America puts dying European banks on live support

For a brief moment this week it seemed as though the French bank Crédit Agricole would collapse because of lack of liquidity. Such an event had been a long time coming because European banks are having increasing difficulties in rolling over their massive short-term debts. Unfortunately, Crédit Agricole is only the tip of an enormous iceberg.
Since many are convinced that the bankruptcy of a major bank will provoke a chain reaction, surpassing the financial capabilities of the ECB and the individual countries , even the survival of the euro was believed to be at stake.

That was reason enough for the President of the American Central Bank (FED), Ben Bernanke, to come to the rescue of the powerless European Central Bank (ECB):
in an unprecedented and coordinated action with several other central banks, the FED opened up its coffers and flooded Europe with cheap $-credits.

This certainly solved the short-term problem of the banks and bought them a bit more time in which to implement a structural approach to the debt problem. Stock markets all over the world responded euphoricly.

The Americans themselves are not so happy with this renewed Marshall aid to Europe, as evidenced by the reaction of congresman Ron Paul who argues that this exposes Americans to unclear risks and that such actions could also boost further inflation.

As far as these risks are concerned, he may have a point. The banks in Europe use an incredidible amount of leverage to squeeze out some more profits. On average the banks have 2600 times as many assets as capital. This means that their assets only need to decline in value by 4% for the banks to be rendered insolvent.

Moreover, the current global credit bubble amounting to about $ 200 trillion (= 310% of the worldwide income), which is unsustainable without very strong economic growth, only exacerbates the already precarious position of the banks. Therefore you cannot have but sympathy with his take on the situation.

Ron Paul (and many others with him) finds that the U.S. has more than enough problems of their own:

  • 45.8 million Americans (> 15% of the population) live on food stamps, the modern equivalent of soup kitchens
  • 47.8 million Americans live below the poverty line
  • income differences have never been greater
  • family income is also back at the 1996 level, despite more dual earners
  • the unmanipulated unemployment figure is probably closer to 20% than the 10%
  • sovereign debt is now more than 100% of GDP, together with a budget deficit of 10%

What he fails to mention in this “the lame helping the blind” scenario is that the top five U.S. banks will also be hopelessly lost in case of Eurogeddon. They are the ones who have insured investors against the European banks defaulting by selling credit default swaps.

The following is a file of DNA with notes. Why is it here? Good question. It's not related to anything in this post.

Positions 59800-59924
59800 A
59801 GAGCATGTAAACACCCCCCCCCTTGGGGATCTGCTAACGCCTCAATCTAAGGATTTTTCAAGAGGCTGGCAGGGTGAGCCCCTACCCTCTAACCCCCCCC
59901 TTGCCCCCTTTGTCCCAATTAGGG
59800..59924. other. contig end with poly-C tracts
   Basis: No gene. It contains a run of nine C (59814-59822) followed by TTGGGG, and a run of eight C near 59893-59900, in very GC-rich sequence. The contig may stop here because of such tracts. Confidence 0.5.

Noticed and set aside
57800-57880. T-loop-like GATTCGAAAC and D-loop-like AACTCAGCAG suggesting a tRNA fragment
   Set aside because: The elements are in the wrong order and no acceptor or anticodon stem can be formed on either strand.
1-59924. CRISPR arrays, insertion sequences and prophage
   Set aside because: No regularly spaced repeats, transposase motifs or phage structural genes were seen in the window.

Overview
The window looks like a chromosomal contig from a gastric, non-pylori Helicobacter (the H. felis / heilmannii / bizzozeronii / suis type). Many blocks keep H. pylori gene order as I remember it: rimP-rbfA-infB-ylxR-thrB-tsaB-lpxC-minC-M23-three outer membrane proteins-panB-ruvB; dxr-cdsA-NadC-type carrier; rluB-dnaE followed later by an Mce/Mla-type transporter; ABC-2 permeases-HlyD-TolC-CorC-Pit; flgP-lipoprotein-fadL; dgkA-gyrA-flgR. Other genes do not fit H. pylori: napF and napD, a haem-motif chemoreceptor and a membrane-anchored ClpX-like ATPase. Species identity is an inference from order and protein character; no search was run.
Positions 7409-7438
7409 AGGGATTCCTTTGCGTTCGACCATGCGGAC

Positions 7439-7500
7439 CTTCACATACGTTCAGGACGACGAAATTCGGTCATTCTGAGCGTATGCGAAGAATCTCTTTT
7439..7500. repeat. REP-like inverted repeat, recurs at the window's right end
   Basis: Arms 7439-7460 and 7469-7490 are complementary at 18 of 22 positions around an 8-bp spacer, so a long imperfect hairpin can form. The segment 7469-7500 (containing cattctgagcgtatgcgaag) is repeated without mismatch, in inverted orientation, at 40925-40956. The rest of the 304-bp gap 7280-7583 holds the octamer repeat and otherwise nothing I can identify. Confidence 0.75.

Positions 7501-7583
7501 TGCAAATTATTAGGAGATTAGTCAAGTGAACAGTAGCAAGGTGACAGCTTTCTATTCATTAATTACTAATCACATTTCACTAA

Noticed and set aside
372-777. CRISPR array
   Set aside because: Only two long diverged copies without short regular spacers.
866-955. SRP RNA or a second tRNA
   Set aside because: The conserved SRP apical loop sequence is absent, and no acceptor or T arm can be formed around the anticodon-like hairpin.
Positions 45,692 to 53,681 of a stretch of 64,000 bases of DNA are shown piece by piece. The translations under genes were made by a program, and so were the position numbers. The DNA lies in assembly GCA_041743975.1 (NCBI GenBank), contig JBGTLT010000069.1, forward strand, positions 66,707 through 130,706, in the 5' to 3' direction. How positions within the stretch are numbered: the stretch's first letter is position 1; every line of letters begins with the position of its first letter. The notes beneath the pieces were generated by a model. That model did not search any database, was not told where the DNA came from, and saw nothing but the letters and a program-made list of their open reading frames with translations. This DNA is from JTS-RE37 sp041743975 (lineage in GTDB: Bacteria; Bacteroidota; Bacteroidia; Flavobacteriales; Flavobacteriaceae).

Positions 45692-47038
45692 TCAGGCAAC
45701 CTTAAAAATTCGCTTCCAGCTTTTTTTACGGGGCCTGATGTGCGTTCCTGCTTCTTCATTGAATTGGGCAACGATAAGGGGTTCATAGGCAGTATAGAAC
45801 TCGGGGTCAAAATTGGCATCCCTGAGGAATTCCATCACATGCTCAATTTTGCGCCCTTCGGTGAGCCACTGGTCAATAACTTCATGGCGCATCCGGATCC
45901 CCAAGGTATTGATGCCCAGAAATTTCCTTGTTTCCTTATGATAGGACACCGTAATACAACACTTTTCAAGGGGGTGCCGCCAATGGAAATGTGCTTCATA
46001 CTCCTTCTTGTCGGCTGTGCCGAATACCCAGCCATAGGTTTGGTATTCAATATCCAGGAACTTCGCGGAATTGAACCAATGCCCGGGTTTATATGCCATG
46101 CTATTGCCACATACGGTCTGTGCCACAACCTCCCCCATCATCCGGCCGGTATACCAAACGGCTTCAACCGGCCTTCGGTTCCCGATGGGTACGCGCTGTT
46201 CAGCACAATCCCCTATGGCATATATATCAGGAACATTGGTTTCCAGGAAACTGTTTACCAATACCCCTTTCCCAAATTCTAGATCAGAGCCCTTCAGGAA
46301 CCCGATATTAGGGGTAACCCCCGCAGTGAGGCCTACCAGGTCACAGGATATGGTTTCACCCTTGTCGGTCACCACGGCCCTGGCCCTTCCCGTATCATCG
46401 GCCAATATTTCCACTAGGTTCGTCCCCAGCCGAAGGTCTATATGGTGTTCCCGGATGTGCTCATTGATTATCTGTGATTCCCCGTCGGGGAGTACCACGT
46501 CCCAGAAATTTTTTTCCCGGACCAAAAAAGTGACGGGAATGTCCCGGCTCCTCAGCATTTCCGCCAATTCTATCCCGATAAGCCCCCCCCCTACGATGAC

( According Warren Buffet the so-called weapons of mass destruction).

The US has, therefore, not offered out of the goodness of its heart, but out of desperate self-interest!

Through such actions, and constantly projecting an overly optimistic view of the economic reality, America hopes to continue the pyramid scheme. GM is a nice example of this type of manipulation:

inventarisopbouw bij GM(channel stuffing)

From this graph you can see that “state-owned” GM has been channel-stuffing by raising the inventory with its dealers by more than 200,000 cars this year.
The way Americans compile their statistics means that a car is considered as having been sold as soon as it reaches the dealer. This is a dangerous short-termpolicy, revealing their desperate urge to show something positive.

Here in Europe all hopefull eyes are now set on yet of another Mother of European summits on 9th December.
At this summit, our illustrious duo will have to cut through some Gordian knots. This time the financial markets expect nothing less than the announcement of a full European fiscal integration, with Germany handing over its wallet – and France its pride – to Brussels. If there is any doubt about the unconditional nature of the commitments or the implementation of the necesary practical measures, the deceptive calm in the markets will end abruptly.

Furthermore, the national parliaments of the relatively richer countries will never ratify the necessary treaty amendments without explicit assurances that harsh discipline and extensive reforms are actually implemented.

In days to come, a lot of “public interest” pills will have to be distributed among the politicians. It remains te be seen if they can actually swallow them.

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